Crystallography 101April 25, 2022
Atoms of metal alloys arrange themselves in specific repeating patterns known as crystals. Picture two simple patterns as a 3D arrangement of billiard balls with rows directly on top of one another, compared with a slight offset where every other row sits in the pocket of the prior one. In both scenarios, the balls all are the same size, but the gaps between them vary.
Reality typically is more complex. Crystal structures for common sheet metals are body-centered-cubic (BCC) for carbon and ferritic stainless steels; face-centered-cubic (FCC) for austenitic stainless steels, aluminum alloys and copper alloys; and hexagonal-close-packed (HCP) for titanium alloys. The different atomic stackups influence the characteristics of material flow.
Upon heating of carbon steels, the BCC structure known as ferrite transforms to an FCC structure called austenite. If slowly cooled, austenite transforms back to ferrite, along with an amount of pearlite based on the carbon content in the steel. When quenched, although steel wants to convert back to BCC ferrite, there is insufficient time for the carbon in austenite to diffuse out of the FCC structure. This extra carbon strains the BCC structure, elongating one axis into a body-centered-tetragonal (BCT) crystal structure called martensite. Martensite’s high strength comes from the highly strained crystal structure (Fig. 1).
Metal flow is based on the movement of one layer of atoms relative to the next, so differences in crystal structure change the ease by which atoms can move.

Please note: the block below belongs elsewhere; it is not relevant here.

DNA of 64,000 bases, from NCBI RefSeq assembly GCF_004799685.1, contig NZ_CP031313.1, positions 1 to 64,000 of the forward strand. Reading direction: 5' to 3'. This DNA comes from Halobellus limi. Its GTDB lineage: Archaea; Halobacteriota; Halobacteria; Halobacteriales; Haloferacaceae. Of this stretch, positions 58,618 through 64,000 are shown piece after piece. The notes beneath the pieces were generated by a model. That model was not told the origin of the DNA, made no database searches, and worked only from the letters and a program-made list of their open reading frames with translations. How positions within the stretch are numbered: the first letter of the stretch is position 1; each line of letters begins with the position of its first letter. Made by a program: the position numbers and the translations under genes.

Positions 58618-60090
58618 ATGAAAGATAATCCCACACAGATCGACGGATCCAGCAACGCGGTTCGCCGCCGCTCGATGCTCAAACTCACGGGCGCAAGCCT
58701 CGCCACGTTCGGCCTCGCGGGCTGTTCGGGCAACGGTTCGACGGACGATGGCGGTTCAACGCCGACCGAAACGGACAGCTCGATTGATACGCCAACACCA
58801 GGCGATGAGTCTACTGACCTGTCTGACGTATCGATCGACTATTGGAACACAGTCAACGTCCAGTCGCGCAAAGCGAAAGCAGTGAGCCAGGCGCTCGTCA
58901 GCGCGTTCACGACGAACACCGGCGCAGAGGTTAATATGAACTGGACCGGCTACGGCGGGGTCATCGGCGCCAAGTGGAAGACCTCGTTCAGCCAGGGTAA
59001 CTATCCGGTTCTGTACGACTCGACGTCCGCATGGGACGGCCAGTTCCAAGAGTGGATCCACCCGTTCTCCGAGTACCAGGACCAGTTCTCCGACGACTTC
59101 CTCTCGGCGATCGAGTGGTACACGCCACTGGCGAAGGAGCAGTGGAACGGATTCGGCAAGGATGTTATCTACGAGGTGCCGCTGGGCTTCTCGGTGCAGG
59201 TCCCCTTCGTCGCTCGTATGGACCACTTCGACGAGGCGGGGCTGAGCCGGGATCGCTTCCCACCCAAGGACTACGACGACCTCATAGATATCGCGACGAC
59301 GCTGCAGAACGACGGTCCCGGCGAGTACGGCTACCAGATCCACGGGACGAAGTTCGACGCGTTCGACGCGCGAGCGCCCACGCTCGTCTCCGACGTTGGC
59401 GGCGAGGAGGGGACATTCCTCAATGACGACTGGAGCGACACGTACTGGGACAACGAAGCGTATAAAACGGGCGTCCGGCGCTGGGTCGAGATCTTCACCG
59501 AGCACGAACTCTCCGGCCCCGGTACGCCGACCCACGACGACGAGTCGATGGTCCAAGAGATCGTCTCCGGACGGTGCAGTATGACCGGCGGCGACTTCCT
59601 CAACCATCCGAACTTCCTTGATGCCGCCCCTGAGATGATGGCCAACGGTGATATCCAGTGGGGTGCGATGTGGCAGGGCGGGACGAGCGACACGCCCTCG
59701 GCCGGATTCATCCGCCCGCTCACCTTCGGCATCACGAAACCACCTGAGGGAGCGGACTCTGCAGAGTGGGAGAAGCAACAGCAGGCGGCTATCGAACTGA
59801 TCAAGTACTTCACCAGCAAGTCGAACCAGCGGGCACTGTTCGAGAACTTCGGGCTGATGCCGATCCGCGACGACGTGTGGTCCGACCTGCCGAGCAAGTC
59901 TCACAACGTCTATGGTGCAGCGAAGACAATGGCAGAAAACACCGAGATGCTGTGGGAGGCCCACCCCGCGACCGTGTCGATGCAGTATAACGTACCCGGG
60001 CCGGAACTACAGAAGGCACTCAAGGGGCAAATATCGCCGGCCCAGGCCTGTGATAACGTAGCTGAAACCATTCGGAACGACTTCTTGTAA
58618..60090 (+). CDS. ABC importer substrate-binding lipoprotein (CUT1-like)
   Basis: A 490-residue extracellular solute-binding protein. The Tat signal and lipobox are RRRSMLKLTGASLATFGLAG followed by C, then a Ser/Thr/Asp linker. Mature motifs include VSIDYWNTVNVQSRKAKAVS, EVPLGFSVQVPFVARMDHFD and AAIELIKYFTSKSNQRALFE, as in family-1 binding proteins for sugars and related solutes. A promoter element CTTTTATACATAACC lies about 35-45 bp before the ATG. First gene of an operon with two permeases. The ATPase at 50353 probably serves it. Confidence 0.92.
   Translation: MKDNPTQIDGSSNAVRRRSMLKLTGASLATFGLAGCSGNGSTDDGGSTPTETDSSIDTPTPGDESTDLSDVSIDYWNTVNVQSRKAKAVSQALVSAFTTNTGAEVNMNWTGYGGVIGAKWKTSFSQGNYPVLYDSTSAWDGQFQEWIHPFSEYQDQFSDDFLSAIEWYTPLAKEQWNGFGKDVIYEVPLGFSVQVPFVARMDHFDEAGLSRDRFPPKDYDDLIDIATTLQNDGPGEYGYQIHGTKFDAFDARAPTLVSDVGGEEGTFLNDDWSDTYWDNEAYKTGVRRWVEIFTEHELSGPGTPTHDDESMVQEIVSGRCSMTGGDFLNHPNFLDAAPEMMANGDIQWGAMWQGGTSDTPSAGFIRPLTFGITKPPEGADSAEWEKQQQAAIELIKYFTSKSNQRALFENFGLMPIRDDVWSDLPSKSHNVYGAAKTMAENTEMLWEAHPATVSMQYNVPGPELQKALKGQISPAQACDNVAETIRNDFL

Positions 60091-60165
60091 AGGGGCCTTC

While the type of crystal structure is consistent throughout a sheet metal grade, the orientation of these crystals changes. A grouping of atoms in one orientation is called a grain; adjacent grains differ in their orientation, as seen in Fig. 2, showing a 2D representation of grains in multiple orientations. However, remember that grains grow and move in three dimensions. Smaller grains mean more orientation changes, leading to more resistance to atomic movement as sheet metals deform. This translates to higher strength. For perspective, the atomic diameter of common sheet metals typically is 0.00025 to 0.00035 microns, and an ASTM grain size of 7 equates to a diameter of 32 microns, or 100,000 times as large.
Additions of alloying elements, each with a unique atomic size, distort and strain the regular pattern of atoms. This explains why aluminum alloys and steels are stronger than the elements aluminum and iron, which typically comprise more than 95 percent of an alloy.